Scabies is a contagious, itchy skin condition caused by very small, wingless arthropods called the Human Itch mite or Scabies itch mite Sarcoptes scabiei var. hominis (Hering). These tiny arthropods are not insects and have eight legs like spiders. They are just visible to the eye (about 0.4mm) and have round bodies.
The scabies mite has infested humans for at least 2,500 years. More than 300 million cases of scabies occur worldwide every year. Anyone of any race or age, regardless of personal hygiene can be affected.
Attracted to warmth and odor, the female mite is drawn to a new host, making a burrow, laying eggs and producing secretions that cause an allergic reaction. Larvae hatch from the eggs and travel to the skin surface, lying in shallow pockets where they will produce secretions.
The female insect burrows into the skin where she lays 1-3 eggs daily. If untreated, the female will continue to lay eggs for about 5 weeks. The eggs hatch and the new mites begin the cycle all over again.
An allergic reaction to the mite, its eggs and feces occurs, which irritates and inflames skin. The rash is extremely itchy, which often causes sleeping problems especially in infants and young children.
A very small, hard to see, zigzag blister usually marks the trail of the mite as she lays her eggs.
Other more obvious symptoms are:
- intense itching especially at night
- a red rash can occur at the area that has been scratched.
- skin may become crusty or scaly as the infection progresses
Early scabies rash will show up:
- little red bumps like hives
- tiny bites
Scabies usually begins in the body’s folds and crevices, such as:
- around the nipples for women
- beneath nails
- belt line
- between the fingers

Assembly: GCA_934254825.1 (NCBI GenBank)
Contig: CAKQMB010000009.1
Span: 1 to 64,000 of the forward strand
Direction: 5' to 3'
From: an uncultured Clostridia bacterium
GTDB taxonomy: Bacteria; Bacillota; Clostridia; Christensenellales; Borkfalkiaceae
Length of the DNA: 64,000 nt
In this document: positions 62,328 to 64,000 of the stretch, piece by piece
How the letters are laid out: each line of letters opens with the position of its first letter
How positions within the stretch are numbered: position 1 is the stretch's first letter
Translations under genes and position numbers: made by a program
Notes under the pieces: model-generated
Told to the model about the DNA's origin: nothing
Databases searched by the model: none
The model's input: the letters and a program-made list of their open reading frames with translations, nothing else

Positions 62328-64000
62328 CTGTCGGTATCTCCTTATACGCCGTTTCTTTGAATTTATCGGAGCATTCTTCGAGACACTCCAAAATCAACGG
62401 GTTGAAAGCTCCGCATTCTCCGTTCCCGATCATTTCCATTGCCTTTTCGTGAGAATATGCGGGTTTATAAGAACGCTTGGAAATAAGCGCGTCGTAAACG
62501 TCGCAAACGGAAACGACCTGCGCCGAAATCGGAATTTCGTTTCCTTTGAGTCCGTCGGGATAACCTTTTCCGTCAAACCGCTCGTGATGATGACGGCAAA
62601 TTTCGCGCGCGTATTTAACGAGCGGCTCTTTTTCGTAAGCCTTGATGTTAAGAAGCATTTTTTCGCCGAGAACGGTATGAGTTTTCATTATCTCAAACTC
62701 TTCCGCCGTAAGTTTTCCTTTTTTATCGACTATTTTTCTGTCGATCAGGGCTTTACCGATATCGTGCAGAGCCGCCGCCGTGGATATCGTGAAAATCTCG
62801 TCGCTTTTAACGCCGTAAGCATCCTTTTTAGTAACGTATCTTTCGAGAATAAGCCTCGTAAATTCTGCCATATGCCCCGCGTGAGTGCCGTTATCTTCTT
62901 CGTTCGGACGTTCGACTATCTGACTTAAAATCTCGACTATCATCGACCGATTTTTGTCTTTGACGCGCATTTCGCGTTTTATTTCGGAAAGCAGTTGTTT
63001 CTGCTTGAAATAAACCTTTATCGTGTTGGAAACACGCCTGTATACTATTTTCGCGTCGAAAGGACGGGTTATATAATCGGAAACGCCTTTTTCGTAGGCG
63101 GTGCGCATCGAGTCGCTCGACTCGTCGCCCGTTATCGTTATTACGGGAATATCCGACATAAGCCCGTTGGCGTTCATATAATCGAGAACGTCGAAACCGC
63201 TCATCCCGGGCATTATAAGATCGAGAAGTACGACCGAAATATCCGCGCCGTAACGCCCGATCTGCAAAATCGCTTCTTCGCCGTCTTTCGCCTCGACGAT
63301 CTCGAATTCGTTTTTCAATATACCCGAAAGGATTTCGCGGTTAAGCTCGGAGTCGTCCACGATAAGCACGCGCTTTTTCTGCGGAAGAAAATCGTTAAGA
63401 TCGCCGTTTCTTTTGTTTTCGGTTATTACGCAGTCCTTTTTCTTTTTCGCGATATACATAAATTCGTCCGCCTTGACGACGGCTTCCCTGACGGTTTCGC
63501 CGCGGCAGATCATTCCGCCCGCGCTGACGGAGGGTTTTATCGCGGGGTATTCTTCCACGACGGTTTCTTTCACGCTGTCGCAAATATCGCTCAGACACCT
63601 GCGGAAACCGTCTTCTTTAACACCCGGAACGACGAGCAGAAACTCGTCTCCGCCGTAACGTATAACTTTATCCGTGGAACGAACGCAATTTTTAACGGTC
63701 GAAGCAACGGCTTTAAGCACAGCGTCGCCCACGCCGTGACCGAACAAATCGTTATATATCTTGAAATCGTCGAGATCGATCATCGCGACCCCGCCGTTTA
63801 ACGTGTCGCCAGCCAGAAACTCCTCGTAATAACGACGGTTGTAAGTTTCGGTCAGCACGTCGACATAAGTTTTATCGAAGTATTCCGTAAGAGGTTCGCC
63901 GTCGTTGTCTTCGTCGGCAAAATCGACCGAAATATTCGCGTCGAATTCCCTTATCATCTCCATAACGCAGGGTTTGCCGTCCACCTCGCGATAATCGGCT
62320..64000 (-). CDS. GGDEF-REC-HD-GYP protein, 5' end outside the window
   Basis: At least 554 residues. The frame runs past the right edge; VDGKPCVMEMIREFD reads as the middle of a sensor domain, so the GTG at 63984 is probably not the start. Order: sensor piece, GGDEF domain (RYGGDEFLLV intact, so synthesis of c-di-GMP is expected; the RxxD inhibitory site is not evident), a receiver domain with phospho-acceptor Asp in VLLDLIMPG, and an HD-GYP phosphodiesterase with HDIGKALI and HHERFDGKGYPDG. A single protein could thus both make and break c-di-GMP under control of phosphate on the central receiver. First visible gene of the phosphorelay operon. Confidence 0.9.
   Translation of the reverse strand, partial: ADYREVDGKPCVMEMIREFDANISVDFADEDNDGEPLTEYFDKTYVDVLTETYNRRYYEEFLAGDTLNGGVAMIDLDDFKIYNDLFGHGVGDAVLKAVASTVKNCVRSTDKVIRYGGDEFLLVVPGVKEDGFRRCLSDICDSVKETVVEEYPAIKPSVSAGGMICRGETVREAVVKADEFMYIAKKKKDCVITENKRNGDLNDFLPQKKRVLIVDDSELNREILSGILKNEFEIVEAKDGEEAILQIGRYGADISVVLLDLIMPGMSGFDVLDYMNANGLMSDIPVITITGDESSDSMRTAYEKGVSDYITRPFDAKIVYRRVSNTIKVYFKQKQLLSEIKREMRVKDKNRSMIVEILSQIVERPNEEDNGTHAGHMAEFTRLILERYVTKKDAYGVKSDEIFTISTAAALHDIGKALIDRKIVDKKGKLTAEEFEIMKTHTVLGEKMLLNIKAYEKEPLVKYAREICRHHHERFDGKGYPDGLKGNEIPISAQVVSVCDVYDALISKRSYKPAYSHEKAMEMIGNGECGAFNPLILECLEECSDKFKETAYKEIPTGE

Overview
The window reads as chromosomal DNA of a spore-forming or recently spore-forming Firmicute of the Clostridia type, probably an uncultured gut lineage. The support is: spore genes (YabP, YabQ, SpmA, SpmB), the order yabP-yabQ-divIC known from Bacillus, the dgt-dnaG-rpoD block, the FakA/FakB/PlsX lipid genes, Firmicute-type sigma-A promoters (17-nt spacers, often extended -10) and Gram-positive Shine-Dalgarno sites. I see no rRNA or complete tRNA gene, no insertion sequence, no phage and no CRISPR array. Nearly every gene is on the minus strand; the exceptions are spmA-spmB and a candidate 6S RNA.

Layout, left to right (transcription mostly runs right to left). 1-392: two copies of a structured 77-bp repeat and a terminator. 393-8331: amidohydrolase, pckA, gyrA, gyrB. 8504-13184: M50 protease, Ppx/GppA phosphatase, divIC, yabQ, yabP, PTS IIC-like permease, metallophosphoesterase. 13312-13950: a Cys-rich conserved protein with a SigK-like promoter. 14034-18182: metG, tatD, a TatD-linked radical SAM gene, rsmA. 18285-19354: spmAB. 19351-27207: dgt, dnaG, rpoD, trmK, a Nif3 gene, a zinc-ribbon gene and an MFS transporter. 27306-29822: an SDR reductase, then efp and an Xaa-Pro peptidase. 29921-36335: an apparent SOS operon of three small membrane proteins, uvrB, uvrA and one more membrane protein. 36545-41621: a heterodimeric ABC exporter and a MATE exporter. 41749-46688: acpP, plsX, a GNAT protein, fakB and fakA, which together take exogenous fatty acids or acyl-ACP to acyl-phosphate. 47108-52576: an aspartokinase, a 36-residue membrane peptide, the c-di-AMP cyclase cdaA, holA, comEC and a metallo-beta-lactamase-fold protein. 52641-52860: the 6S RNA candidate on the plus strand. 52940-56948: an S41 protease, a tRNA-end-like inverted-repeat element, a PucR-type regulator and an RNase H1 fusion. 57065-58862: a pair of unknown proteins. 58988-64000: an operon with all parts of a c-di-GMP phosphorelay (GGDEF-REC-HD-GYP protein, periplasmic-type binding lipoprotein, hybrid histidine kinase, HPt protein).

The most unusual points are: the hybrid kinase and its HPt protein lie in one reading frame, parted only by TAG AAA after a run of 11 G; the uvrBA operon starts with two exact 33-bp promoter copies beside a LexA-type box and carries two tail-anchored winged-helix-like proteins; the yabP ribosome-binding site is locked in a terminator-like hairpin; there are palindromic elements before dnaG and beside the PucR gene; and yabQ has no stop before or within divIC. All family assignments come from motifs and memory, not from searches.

- inner thighs
- on the penis for men
- skin under rings, bracelets or watch bands
Children usually have more overall itching on the
- palms of hands
- soles of feet
The child may also have
due to itching
In babies, the neck and head may be affected
The itching is due to an allergic reaction to the tiny mites, which is associated with a rash of red, raised spots.
Bacterial infection may occur through infected lesions. In many cases, children are treated because of infected skin lesions rather than for scabies itself.
Complications of Scabies
When large areas of the body, hands and feet are scaly and crusted, the disease is called crusted scabies where symptoms are far more severe than usual. These crusts hide thousands of live mites and eggs, making treatment difficult.
This type of scabies occurs mostly among the elderly and in AIDS patients.
Scabies is very contagious and is usually spread by:
- close contact, usually starting at the wrist caused by holding hands with a person who has scabies.
- close contact with infected clothing, bedding or towels
- personal contact
- shaking hands
- sleeping together
Although the mite burrows under the skin the rash and itch are more widespread than just the locations of the mites.
Most common breeding environments are:
- in overcrowded living conditions
- in school children playing together
- sexual partners
- mothers of infants
- elderly people in nursing homes
The mite or the egg can spread the infection and the mite can survive on objects for a long time, so constant washing of clothing, towels or bedding is necessary.